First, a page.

The design and implementation of an open-source, data-driven cohort recruitment system: the Duke Integrated Subject Cohort and Enrollment Research Network (DISCERN).

Journal Article (Journal Article)


Failure to reach research subject recruitment goals is a significant impediment to the success of many clinical trials. Implementation of health-information technology has allowed retrospective analysis of data for cohort identification and recruitment, but few institutions have also leveraged real-time streams to support such activities.


Duke Medicine has deployed a hybrid solution, The Duke Integrated Subject Cohort and Enrollment Research Network (DISCERN), that combines both retrospective warehouse data and clinical events contained in prospective Health Level 7 (HL7) messages to immediately alert study personnel of potential recruits as they become eligible.


DISCERN analyzes more than 500000 messages daily in service of 12 projects. Users may receive results via email, text pages, or on-demand reports. Preliminary results suggest DISCERN's unique ability to reason over both retrospective and real-time data increases study enrollment rates while reducing the time required to complete recruitment-related tasks. The authors have introduced a preconfigured DISCERN function as a self-service feature for users.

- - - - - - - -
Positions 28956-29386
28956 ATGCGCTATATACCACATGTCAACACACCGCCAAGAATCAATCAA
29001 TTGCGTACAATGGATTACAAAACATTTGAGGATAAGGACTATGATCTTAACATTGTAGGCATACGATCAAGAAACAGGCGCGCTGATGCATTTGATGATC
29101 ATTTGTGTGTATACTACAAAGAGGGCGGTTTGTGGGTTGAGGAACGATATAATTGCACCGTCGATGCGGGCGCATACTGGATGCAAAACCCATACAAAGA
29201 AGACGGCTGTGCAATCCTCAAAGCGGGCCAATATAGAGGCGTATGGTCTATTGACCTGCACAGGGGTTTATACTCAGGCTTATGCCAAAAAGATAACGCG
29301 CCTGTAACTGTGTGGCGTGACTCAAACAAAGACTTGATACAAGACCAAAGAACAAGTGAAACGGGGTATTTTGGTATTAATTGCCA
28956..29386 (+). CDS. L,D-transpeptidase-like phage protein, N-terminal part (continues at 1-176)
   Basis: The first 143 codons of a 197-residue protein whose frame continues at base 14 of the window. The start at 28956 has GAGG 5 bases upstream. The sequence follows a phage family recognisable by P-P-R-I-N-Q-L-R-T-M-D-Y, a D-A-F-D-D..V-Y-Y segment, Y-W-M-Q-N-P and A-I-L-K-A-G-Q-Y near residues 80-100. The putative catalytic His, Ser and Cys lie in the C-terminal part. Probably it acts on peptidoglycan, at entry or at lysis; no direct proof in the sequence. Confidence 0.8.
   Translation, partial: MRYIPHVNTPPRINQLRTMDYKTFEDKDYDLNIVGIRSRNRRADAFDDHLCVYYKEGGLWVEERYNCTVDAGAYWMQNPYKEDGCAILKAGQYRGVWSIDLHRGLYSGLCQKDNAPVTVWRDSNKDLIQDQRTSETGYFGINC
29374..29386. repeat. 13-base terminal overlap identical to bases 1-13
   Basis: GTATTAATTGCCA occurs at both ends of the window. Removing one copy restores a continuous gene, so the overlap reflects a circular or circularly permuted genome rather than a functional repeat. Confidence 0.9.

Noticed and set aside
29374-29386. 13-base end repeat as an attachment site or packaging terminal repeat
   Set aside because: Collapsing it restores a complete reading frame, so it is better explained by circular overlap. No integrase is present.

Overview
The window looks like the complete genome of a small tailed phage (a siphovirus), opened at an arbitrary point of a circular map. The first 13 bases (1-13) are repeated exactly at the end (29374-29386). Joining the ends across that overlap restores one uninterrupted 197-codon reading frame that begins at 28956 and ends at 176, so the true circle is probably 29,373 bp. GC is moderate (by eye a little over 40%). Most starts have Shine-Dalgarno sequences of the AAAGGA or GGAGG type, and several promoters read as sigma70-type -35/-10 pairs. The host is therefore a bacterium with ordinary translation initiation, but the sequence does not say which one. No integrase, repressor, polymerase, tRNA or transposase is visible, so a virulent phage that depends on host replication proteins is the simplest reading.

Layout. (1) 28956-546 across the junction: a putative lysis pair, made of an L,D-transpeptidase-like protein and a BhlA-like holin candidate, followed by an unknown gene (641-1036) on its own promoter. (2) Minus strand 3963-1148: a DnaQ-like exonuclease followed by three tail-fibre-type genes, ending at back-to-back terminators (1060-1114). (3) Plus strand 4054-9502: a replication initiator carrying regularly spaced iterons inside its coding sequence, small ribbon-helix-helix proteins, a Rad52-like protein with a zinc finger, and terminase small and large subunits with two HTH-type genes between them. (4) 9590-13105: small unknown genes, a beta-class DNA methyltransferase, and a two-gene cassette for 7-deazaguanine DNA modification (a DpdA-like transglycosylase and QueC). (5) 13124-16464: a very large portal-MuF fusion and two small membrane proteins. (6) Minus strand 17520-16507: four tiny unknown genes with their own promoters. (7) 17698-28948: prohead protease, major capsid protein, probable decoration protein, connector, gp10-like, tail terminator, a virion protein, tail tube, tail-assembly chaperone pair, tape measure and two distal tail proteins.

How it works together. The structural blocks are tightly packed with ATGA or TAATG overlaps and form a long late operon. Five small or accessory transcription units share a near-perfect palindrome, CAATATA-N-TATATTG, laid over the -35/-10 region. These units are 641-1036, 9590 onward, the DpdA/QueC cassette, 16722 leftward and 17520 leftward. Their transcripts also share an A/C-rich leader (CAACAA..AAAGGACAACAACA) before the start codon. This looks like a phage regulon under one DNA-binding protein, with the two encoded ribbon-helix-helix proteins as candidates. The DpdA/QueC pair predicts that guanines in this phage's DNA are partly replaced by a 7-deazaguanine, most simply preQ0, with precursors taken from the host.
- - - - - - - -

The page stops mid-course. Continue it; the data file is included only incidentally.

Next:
The DISCERN framework is adoptable primarily by organizations using both HL7 message streams and a data warehouse. More efficient recruitment may exacerbate competition for research subjects, and investigators uncomfortable with new technology may find themselves at a competitive disadvantage in recruitment.


DISCERN's hybrid framework for identifying real-time clinical events housed in HL7 messages complements the traditional approach of using retrospective warehoused data. DISCERN is helpful in instances when the required clinical data may not be loaded into the warehouse and thus must be captured contemporaneously during patient care. Use of an open-source tool supports generalizability to other institutions at minimal cost.

Full Text

Duke Authors

Cited Authors

  • Ferranti, JM; Gilbert, W; McCall, J; Shang, H; Barros, T; Horvath, MM

Published Date

  • June 2012

Published In

Volume / Issue

  • 19 / e1

Start / End Page

  • e68 - e75

PubMed ID

  • 21946237

Pubmed Central ID

  • PMC3392865

Electronic International Standard Serial Number (EISSN)

  • 1527-974X

International Standard Serial Number (ISSN)

  • 1067-5027

Digital Object Identifier (DOI)

  • 10.1136/amiajnl-2011-000115


  • eng